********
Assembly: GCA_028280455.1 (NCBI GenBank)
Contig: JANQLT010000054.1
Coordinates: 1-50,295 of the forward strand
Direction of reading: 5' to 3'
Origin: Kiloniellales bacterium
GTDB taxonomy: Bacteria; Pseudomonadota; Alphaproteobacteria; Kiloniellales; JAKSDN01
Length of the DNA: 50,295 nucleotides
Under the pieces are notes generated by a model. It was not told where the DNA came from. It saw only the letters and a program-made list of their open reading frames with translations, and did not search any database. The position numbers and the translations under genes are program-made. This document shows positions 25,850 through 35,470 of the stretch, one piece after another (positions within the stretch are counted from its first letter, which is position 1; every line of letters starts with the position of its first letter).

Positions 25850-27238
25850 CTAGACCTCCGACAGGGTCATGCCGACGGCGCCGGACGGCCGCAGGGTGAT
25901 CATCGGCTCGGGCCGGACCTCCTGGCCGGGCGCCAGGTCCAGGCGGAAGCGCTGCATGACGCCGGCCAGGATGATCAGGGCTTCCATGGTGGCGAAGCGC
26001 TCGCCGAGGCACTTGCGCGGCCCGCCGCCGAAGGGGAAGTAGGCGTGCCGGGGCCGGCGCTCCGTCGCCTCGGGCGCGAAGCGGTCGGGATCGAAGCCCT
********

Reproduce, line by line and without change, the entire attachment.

Assembly: GCA_028280455.1 (NCBI GenBank)
Contig: JANQLT010000054.1
Coordinates: 1-50,295 of the forward strand
Direction of reading: 5' to 3'
Origin: Kiloniellales bacterium
GTDB taxonomy: Bacteria; Pseudomonadota; Alphaproteobacteria; Kiloniellales; JAKSDN01
Length of the DNA: 50,295 nucleotides
Under the pieces are notes generated by a model. It was not told where the DNA came from. It saw only the letters and a program-made list of their open reading frames with translations, and did not search any database. The position numbers and the translations under genes are program-made. This document shows positions 25,850 through 35,470 of the stretch, one piece after another (positions within the stretch are counted from its first letter, which is position 1; every line of letters starts with the position of its first letter).

Positions 25850-27238
25850 CTAGACCTCCGACAGGGTCATGCCGACGGCGCCGGACGGCCGCAGGGTGAT
25901 CATCGGCTCGGGCCGGACCTCCTGGCCGGGCGCCAGGTCCAGGCGGAAGCGCTGCATGACGCCGGCCAGGATGATCAGGGCTTCCATGGTGGCGAAGCGC
26001 TCGCCGAGGCACTTGCGCGGCCCGCCGCCGAAGGGGAAGTAGGCGTGCCGGGGCCGGCGCTCCGTCGCCTCGGGCGCGAAGCGGTCGGGATCGAAGCCCT